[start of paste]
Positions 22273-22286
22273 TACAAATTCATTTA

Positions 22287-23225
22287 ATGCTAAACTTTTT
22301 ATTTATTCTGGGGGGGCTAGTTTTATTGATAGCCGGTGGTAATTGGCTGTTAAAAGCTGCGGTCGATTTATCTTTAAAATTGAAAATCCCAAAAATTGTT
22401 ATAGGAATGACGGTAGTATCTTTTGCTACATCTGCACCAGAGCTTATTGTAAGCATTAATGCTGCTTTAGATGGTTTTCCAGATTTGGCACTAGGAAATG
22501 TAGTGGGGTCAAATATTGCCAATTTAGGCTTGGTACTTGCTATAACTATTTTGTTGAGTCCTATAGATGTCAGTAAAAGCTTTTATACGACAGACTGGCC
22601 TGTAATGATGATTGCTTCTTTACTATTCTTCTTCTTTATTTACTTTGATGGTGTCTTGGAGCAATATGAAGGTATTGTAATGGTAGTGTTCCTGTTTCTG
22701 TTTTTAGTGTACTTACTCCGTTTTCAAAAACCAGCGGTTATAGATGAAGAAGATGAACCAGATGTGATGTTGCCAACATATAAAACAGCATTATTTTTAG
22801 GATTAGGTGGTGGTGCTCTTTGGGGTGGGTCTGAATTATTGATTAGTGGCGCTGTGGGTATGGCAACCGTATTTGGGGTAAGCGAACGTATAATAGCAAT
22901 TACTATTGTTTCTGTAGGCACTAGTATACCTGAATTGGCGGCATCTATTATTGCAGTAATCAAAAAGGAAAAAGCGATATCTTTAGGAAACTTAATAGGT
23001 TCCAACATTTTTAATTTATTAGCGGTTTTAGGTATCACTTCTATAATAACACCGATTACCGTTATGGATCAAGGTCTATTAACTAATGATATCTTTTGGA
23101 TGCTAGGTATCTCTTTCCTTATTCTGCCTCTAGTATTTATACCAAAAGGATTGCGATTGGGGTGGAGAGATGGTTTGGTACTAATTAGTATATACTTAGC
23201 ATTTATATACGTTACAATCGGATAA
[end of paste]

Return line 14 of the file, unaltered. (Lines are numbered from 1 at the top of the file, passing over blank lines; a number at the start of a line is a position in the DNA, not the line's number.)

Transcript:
23201 ATTTATATACGTTACAATCGGATAA